The following are examples of customer segments: individuals, households, businesses, etc.
As you can imagine, the customer segment(s) you choose will have a great impact on the type of insurance agency you operate. Clearly baby boomers would want different pricing and product options, and would respond to different marketing promotions than recent college graduates.
Try to break out your target customers in terms of their demographic and psychographic profiles. With regards to demographics, include a discussion of the ages, genders, locations and income levels of the customers you seek to serve. Because most insurance agencies primarily serve customers living in their same geographic region, such demographic information is easy to find on government websites.
Psychographic profiles explain the wants and needs of your target customers. The more you can understand and define these needs, the better you will do in attracting and retaining your customers.
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Direct competitors are other insurance agencies.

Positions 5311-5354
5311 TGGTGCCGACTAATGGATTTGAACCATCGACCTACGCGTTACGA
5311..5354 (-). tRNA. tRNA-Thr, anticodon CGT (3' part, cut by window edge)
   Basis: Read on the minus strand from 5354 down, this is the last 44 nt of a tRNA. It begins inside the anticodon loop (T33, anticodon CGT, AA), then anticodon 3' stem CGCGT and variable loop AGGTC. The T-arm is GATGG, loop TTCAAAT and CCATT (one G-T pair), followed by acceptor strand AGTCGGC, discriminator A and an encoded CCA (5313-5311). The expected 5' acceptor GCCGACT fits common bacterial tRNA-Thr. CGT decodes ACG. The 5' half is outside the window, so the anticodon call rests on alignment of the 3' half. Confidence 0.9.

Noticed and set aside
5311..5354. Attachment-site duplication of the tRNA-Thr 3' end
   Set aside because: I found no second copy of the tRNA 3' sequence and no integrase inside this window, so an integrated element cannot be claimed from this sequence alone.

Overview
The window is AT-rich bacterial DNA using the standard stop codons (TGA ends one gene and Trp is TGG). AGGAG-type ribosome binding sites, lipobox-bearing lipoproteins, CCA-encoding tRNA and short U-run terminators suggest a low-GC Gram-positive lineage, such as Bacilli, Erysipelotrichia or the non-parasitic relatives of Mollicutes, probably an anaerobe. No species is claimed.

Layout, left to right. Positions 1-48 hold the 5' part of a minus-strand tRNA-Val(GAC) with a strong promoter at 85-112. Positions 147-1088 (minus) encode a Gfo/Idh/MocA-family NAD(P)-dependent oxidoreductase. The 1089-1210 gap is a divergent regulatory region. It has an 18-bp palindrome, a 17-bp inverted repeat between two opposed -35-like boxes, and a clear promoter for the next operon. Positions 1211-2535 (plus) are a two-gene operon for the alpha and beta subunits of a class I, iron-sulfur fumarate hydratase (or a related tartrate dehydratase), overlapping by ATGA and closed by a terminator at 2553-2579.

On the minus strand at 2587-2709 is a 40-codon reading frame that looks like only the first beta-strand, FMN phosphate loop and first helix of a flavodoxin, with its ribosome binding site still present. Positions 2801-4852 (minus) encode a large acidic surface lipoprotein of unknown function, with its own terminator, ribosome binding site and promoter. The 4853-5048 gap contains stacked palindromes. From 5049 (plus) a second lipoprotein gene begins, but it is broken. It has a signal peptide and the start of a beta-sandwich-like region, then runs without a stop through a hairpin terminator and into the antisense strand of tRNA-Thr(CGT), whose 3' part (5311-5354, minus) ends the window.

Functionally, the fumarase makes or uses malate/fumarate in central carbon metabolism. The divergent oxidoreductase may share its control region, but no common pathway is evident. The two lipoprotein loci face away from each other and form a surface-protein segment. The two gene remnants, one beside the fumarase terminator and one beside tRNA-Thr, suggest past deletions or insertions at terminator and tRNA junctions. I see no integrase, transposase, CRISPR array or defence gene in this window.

Indirect competitors are other options that customers have to purchase from you that aren’t direct competitors. This includes self pay and public (Medicare, Medicaid in the case of health insurance) insurance or directly working with an insurance carrier. You need to mention such competition to show you understand that not everyone who purchases insurance does so through an insurance agency.
With regards to direct competition, you want to detail the other insurance agencies with which you compete. Most likely, your direct competitors will be insurance agencies located in your geographic region.
For each such competitor, provide an overview of their businesses and document their strengths and weaknesses. Unless you once worked at your competitors’ businesses, it will be impossible to know everything about them. But you should be able to find out key things about them such as:
- What types of customers do they serve?
- What products do they offer?